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Using YouTube to Discuss Genre

Writer(s): 
Christopher Nicklin, Rikkyo University

Quick Guide

  • Keywords: Speaking, genre, YouTube, movies
  • Learner English level: Pre-intermediate and above
  • Learner maturity: University and above
  • Preparation time: 5 minutes
  • Activity time: 60 to 90 minutes
  • Materials: Computer with internet access, connected to a large screen or projector

The following set of activities involving the use of edited movie trailers can be used to encourage discussion about conventions of different genres. In the first trailer, a horror movie has been edited to seem like a family drama. In the second trailer, a romantic comedy has been edited to seem like a horror movie.  

Preparation

Step 1: Check the video links to make sure that they work and familiarize yourself with the material.

  • Video 1: The Shining Recut, HD
  • Video 2: Sleepless in Seattle (psychological horror redux)
  • Video 3: The Shining (1980) - Trailer
  • Video 4: Sleepless in Seattle - Trailer

Procedure

Step 1: Briefly introduce the word genre and give a simple example, such as science fiction, and provide a famous example, such as Star Wars. As a warm-up exercise, assign the class into pairs and give them two minutes to write down as many genres as they can think of. 

Step 2: Elicit examples from pairs and write them on the board as a word cloud. Ask each student to provide an example of a movie that fits the genre to make the meaning of each example word clearer.

Step 3: Introduce Video 1 by asking students to watch the clip and answer the following questions: what is the name of the movie?, what is the genre of the movie?, and what makes you think that the movie is an example of that genre?  Show Video 1 and then give the pairs as much time as they need to answer the three questions.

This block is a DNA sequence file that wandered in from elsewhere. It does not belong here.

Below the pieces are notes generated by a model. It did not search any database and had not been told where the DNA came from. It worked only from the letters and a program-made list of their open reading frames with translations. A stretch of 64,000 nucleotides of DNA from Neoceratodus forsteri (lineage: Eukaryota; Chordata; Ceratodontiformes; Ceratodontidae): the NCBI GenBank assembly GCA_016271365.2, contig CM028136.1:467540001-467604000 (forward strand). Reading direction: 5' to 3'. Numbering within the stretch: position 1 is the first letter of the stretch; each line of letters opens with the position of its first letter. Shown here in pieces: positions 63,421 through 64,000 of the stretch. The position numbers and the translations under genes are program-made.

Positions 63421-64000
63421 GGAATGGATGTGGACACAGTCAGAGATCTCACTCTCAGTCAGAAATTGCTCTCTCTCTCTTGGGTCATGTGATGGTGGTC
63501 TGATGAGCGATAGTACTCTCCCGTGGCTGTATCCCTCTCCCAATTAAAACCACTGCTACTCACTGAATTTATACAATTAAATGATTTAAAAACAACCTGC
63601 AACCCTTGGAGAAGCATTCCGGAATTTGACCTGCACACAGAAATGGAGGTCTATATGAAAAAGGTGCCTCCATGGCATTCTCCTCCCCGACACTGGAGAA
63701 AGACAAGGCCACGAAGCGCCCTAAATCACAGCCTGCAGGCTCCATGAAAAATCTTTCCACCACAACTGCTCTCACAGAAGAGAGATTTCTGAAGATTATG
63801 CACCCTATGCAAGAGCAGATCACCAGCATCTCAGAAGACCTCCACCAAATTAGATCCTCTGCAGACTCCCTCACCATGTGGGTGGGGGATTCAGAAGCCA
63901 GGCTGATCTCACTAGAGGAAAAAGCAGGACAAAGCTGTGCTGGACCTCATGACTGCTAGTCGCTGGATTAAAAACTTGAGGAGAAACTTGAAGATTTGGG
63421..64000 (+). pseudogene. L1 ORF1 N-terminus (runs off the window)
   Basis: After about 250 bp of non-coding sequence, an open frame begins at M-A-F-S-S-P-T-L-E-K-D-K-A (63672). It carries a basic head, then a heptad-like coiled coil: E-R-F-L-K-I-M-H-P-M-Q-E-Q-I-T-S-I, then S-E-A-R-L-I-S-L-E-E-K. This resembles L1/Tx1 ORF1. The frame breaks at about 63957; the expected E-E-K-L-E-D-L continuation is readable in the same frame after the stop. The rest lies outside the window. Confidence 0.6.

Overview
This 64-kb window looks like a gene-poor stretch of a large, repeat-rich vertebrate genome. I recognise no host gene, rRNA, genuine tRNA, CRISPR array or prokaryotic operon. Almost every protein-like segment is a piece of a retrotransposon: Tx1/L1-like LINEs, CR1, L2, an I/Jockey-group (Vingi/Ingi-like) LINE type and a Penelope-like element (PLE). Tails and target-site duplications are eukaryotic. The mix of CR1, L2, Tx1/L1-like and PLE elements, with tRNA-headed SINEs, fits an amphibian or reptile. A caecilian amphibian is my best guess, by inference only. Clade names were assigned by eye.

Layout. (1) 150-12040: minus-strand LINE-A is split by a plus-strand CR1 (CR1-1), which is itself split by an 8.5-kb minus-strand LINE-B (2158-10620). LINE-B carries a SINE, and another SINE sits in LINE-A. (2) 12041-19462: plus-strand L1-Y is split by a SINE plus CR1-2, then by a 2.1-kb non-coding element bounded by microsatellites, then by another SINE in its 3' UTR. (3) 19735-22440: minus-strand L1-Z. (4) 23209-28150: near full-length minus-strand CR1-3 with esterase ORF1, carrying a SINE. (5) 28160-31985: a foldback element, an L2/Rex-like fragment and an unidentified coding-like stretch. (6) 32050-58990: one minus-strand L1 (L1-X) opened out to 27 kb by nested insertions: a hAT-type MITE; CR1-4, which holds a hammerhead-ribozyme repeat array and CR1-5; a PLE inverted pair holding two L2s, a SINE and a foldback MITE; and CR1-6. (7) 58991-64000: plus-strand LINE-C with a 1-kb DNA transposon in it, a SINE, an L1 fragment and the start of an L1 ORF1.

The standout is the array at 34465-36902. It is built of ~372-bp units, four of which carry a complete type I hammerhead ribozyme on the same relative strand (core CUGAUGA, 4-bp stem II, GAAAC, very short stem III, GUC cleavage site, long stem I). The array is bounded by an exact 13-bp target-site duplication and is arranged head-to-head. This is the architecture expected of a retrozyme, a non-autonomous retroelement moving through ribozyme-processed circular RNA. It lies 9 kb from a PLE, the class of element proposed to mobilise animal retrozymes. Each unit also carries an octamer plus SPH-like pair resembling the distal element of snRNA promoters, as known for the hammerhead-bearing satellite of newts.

Step 4: Repeat Step 3 using Video 2.

Step 5: Ask each pair to report their answers to the rest of the class. Inevitably, most students will discuss why The Shining is a family drama, and why Sleepless in Seattle is a horror movie.

Step 6: Reveal to the class that they were all wrong! Tell them that The Shining is a horror movie, and Sleepless in Seattle is a romantic comedy. Show them Videos 3 and 4 and talk about how different modes of communication, such as music, lighting, and framing, can affect meaning.

Step 7: Assign one of the genres listed on the board to each pair. Ask them to make a list of what they would expect to see and hear in a typical trailer for a movie of that genre. 

Step 8: Have students use their smartphones to watch trailers and report their findings regarding their assigned genres’ conventions to the class.

Conclusion

Discussing genre in English was something that most of the students I taught had never done before, and it provided them with ideas and vocabulary that they could use in other English classes. These exercises can be used to help students think about communication multimodally, and could also be followed up with activities involving the production of roleplays or videos using genre conventions.

References

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